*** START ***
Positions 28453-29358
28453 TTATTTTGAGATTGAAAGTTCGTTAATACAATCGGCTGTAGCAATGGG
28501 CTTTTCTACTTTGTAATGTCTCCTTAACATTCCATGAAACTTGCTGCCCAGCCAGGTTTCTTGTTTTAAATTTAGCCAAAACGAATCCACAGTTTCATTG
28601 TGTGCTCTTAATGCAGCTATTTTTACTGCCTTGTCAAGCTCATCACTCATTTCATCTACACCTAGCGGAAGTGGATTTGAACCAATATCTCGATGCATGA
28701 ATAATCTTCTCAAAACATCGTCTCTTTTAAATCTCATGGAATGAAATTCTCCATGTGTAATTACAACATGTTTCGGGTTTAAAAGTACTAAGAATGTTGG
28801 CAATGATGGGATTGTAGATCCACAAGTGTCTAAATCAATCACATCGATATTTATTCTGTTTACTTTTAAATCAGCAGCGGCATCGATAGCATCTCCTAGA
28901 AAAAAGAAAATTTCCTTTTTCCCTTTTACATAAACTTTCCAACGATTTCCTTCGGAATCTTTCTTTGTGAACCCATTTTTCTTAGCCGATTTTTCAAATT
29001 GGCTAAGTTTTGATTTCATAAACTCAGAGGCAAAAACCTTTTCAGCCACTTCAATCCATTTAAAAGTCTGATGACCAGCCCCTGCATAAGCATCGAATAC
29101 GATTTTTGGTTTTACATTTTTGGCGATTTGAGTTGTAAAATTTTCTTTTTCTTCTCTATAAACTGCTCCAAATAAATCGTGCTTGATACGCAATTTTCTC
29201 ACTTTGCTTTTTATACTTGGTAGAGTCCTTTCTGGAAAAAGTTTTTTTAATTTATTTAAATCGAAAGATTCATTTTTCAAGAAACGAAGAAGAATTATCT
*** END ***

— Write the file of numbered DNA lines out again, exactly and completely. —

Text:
Positions 28453-29358
28453 TTATTTTGAGATTGAAAGTTCGTTAATACAATCGGCTGTAGCAATGGG
28501 CTTTTCTACTTTGTAATGTCTCCTTAACATTCCATGAAACTTGCTGCCCAGCCAGGTTTCTTGTTTTAAATTTAGCCAAAACGAATCCACAGTTTCATTG
28601 TGTGCTCTTAATGCAGCTATTTTTACTGCCTTGTCAAGCTCATCACTCATTTCATCTACACCTAGCGGAAGTGGATTTGAACCAATATCTCGATGCATGA
28701 ATAATCTTCTCAAAACATCGTCTCTTTTAAATCTCATGGAATGAAATTCTCCATGTGTAATTACAACATGTTTCGGGTTTAAAAGTACTAAGAATGTTGG
28801 CAATGATGGGATTGTAGATCCACAAGTGTCTAAATCAATCACATCGATATTTATTCTGTTTACTTTTAAATCAGCAGCGGCATCGATAGCATCTCCTAGA
28901 AAAAAGAAAATTTCCTTTTTCCCTTTTACATAAACTTTCCAACGATTTCCTTCGGAATCTTTCTTTGTGAACCCATTTTTCTTAGCCGATTTTTCAAATT
29001 GGCTAAGTTTTGATTTCATAAACTCAGAGGCAAAAACCTTTTCAGCCACTTCAATCCATTTAAAAGTCTGATGACCAGCCCCTGCATAAGCATCGAATAC
29101 GATTTTTGGTTTTACATTTTTGGCGATTTGAGTTGTAAAATTTTCTTTTTCTTCTCTATAAACTGCTCCAAATAAATCGTGCTTGATACGCAATTTTCTC
29201 ACTTTGCTTTTTATACTTGGTAGAGTCCTTTCTGGAAAAAGTTTTTTTAATTTATTTAAATCGAAAGATTCATTTTTCAAGAAACGAAGAAGAATTATCT